WS 98
Wine Spectator
This is incredibly fresh, vibrant and expressive, exhibiting complex aromas of red fruits, tar and licorice, with strawberry, sweet tobacco and mineral flavors. Intense and elegant at once, with finesse and structure, ending with a saline and mineral aftertaste. Try it in five years. Best from 2014 through 2040. 1,000 cases made.
JS 97
James Suckling
What a wine. In a year where the rainfall was more than two times the norm Giacomo really impresses. This wine is an ever evolving (even in the glass!) experience. On the nose it has fresh mint and licorice then a wave of roses, berries, and cherries. On the palate there is more of the same, tons of berries, licorice and roses. Incredibly full and ultra-velvety. This is a dense wine that does not lack depth and focus. Breathtaking balance and a incredible finish that is measured in minutes not seconds. Harmonious. Find the wine
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Giacomo Conterno

Giacomo Conterno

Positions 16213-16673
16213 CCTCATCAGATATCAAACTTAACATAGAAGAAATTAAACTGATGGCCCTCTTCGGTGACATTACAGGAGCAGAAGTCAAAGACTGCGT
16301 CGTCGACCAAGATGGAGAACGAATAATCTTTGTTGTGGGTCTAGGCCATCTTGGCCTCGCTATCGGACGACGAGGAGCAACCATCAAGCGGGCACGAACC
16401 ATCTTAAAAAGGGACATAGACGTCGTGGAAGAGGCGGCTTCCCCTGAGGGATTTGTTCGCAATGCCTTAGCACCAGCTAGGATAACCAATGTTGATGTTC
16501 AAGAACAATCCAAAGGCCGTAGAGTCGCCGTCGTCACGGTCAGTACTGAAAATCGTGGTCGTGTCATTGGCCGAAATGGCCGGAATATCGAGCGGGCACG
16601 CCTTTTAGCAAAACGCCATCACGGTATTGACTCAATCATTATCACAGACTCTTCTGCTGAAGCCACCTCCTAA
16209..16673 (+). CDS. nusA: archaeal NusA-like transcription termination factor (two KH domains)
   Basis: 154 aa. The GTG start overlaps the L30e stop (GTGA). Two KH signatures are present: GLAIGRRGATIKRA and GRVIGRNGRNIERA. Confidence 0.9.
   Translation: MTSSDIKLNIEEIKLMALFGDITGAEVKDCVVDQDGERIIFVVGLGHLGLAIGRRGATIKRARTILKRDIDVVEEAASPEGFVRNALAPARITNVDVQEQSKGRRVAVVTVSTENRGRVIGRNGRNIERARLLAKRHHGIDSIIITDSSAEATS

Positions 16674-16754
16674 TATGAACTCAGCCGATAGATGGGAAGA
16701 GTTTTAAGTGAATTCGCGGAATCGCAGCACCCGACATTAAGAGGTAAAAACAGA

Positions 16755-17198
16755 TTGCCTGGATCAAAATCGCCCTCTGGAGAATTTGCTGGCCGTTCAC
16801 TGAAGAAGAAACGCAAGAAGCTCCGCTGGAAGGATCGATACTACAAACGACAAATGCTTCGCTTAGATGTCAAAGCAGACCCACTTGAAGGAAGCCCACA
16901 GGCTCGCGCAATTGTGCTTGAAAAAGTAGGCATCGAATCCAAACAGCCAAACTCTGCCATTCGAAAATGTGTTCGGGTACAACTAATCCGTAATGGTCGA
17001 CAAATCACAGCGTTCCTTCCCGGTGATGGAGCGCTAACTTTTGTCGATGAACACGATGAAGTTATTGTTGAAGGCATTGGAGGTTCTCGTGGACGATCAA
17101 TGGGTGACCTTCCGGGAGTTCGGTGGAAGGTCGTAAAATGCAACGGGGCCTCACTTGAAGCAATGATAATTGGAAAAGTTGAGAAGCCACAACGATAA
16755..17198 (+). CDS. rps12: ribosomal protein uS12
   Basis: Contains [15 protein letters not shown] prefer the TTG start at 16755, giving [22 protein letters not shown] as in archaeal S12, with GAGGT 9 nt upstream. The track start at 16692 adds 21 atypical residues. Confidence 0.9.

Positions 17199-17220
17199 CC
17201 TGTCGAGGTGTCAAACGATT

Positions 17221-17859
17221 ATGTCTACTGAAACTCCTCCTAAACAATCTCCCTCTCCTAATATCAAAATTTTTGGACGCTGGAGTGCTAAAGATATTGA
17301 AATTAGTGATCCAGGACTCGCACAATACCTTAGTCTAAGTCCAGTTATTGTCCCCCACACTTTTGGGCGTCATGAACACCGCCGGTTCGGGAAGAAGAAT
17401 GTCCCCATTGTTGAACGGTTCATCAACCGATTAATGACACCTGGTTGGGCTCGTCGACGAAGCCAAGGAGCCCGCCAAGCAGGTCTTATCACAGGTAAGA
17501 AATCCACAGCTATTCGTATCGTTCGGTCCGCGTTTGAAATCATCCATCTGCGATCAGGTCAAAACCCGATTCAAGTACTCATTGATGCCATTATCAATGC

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Giacomo Conterno, Barolo, Piedmont, Italy
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The ultimate and purest expression of Barolo can be found in bottles bearing the Giacomo Conterno name. In fact, they represent the ideal of traditional Barolo: rich, powerful, massively structured, and capable of long aging in bottle.

These majestic wines descend from a colossal legacy, spanning three generations of Conternos: Giacomo, Giovanni, and Roberto—in each case, the torch passing from father to son. Both Giovanni, who forged a reputation as the greatest of all Barolo producers, and now his gifted son, Roberto, have continued the important work of patriarch Giacomo.

Roberto Conterno is quick to say that the wines he makes belong to his father and grandfather. Yet his era may prove to be the most exciting. After all, Roberto benefits from the wisdom of both Giacomo and Giovanni. And Roberto has shown that he shares not only their genius, but also their devotion to tradition and history.

The center of the production of the world’s most exclusive and age-worthy red wines made from Nebbiolo, the Barolo region includes five core townships: La Morra, Monforte d’Alba, Serralunga d’Alba, Castiglione Falletto and the Barolo village itself, as well as a few outlying villages. The landscape of Barolo, characterized by prominent and castle-topped hilltops, is one full of history and romance of the Nebbiolo grape. Its wines, with the signature “tar and roses” aromas, have a deceptively light garnet color but full presence on the palate and plenty of tannins and acidity. In a well-made Barolo, one can expect to find complexity and good evolution with notes of, for example, strawberry, cherry, plum, leather, truffle, anise, fresh and dried herbs, tobacco and violets.